Life and Works of Mela Muter
An in-depth look at the artist, Mela Muter, whose painting is featured in the Spring Gallery Auction (4.16.2022) at Selkirk.
Under her now well-known pseudonym of Mela Muter, Maria Melania Kingsland created a career for herself as the first noted female Jewish painter to hail from Poland. She took on her title gracefully, going on to create an evolving variety of works throughout her life. Although she moved to Paris at 25 and acquired French citizenship, living out her life in France, she remained fiercely proud of her Polish roots.
Just a year after moving to France with her husband Michal Mutermilch and their child, Muter’s first solo exhibition took place in Warsaw, Poland in 1902. She made history as only the second woman to exhibit at the Society for Promotion of Fine Arts. Meanwhile, her portrait work gained immense popularity back in France, where she became a sought-after artist commissioned to do portraiture for the area’s elite. On the other hand, her personal work was more relatable, covering themes of nature and beauty, highlighting the regularity of everyday human situations with an especially intimate focus on motherhood. These collections more defined her legacy and were heavily reflective of her artistic influences. Throughout her career Muter had three further solo exhibitions during her life, again in Warsaw in 1907, in Barcelona in 1911 and in Gerona in 1914.
Although raised in an affluent community, Muter was pulled away from aristocratic portrait work and instead drawn to the depiction of common people and their environment. Through the Second World War, Muter continued to paint her preferred subjects and further demonstrated her opposition to the war and fascist policies despite having to flee to southern France. She even did illustrations for the French magazine Clarte, which posed humanist interest and left-leaning politics.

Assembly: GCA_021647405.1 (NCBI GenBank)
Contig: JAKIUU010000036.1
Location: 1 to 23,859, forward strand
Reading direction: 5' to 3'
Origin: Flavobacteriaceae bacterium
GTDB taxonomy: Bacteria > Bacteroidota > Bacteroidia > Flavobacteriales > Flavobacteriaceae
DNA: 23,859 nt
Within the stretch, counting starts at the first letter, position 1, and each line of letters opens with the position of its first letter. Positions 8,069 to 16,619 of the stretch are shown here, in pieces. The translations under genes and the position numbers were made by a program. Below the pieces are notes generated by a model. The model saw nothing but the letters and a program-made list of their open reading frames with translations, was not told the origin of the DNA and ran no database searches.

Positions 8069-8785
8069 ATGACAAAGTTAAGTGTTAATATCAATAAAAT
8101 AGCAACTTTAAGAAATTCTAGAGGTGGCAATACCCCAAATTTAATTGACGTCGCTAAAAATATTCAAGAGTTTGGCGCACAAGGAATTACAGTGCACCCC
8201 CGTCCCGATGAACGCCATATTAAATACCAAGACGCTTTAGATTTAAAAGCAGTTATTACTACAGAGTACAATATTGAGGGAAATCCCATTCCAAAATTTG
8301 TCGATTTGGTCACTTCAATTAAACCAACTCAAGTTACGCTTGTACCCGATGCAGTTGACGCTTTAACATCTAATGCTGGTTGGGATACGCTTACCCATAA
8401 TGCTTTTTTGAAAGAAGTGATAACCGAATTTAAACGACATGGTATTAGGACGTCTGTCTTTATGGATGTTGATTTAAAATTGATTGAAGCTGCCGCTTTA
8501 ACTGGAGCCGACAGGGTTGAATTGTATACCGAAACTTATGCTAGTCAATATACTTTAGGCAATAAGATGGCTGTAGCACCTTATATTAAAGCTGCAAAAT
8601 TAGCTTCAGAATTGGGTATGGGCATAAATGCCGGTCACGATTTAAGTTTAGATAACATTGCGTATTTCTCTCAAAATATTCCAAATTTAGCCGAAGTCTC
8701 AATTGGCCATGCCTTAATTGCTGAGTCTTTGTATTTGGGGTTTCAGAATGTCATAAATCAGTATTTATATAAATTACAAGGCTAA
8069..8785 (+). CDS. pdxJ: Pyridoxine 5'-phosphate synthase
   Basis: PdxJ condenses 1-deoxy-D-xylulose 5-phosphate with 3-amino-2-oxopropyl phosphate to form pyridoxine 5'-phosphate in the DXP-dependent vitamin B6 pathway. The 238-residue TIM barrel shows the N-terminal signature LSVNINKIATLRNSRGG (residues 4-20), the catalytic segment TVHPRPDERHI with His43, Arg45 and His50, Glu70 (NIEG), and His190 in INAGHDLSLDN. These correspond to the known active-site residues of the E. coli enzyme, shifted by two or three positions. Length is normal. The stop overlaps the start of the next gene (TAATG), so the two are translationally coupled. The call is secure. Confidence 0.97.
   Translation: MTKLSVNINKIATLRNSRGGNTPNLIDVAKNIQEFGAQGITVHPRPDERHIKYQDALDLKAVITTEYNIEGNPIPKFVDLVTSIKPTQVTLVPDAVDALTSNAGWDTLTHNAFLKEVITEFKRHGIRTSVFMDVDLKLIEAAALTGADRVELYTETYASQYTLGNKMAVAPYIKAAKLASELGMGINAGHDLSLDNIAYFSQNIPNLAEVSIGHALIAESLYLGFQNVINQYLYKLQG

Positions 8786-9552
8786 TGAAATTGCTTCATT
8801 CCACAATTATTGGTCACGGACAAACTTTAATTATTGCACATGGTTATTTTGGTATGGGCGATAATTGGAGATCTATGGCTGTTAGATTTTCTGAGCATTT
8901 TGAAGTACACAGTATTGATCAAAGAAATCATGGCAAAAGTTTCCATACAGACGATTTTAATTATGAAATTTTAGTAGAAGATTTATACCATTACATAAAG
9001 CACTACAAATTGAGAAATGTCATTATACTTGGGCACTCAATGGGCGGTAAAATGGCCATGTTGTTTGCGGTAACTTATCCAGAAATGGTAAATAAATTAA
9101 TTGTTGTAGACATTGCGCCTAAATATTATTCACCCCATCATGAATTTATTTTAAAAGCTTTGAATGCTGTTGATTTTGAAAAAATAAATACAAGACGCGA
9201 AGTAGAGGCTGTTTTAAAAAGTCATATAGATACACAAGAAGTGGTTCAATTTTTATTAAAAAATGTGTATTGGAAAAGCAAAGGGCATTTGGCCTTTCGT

Muter’s individual style became pretty well evolved by 1905, in the sense of its lasting themes and cohesive compositions. Through her career, her representation of these themes evolved, shifting with the precarious social/political environment and her growing exposure to different artists of the time. She worked alongside and was inspired by many of her peers, including Albert Gleizes, Auguste Peret, Diego Rivera, and Rainer Maria Rilke. Muter also pulled from artists from the turn of the century such as Vincent Van Gogh, who was a very evident muse, seen in her expressive layering of color and bold palette. Her travels also played perhaps the largest role as inspiration to her work, namely her escapades to Spain.
Through her many trips and gained acquaintances, Muter’s style shifted away from the purer Naturalism of her first works. Early in her career she began working in expressive, Impressionist-inspired brush strokes, applying color in patches, but still not veering too far from naturalistic representation. After meeting Gleizes in 1919, Muter took an interest to Cubism, adopting noticeable Cubist characteristics in her work. Although she did write that she took much away from Cubist practices, she later criticized the style as being “artificially constructed.” Regardless, the “geometrization and rhythmization of composition” seen in her works remained from the 1920s through her career.
Noted for her unique expressiveness of individuality in her portrait works, Muter honed her characteristic use of color and application of paint throughout her career. She translated her method of portrait work to her colorful landscapes and vice versa, quoted as stating “[I] represent them [portrait subjects] just as I do in the case of a flower, tomato or tree; to feel myself into their essence[.]” Although briefly overlooked by the artistic community in Poland towards the end of her career and following her death, interest in Muter’s works has since been reignited, with her work being exhibited across Europe and scholars continuing to be explore and study her legacy.
Condition report for Lot 69:
Very good original condition, light oxidization to surface. Very minor craquelure throughout and most notable to the taupe coloring at the zenith of mount Avignon. Lastly, three small linen patches to the back and very insignificant in-painting.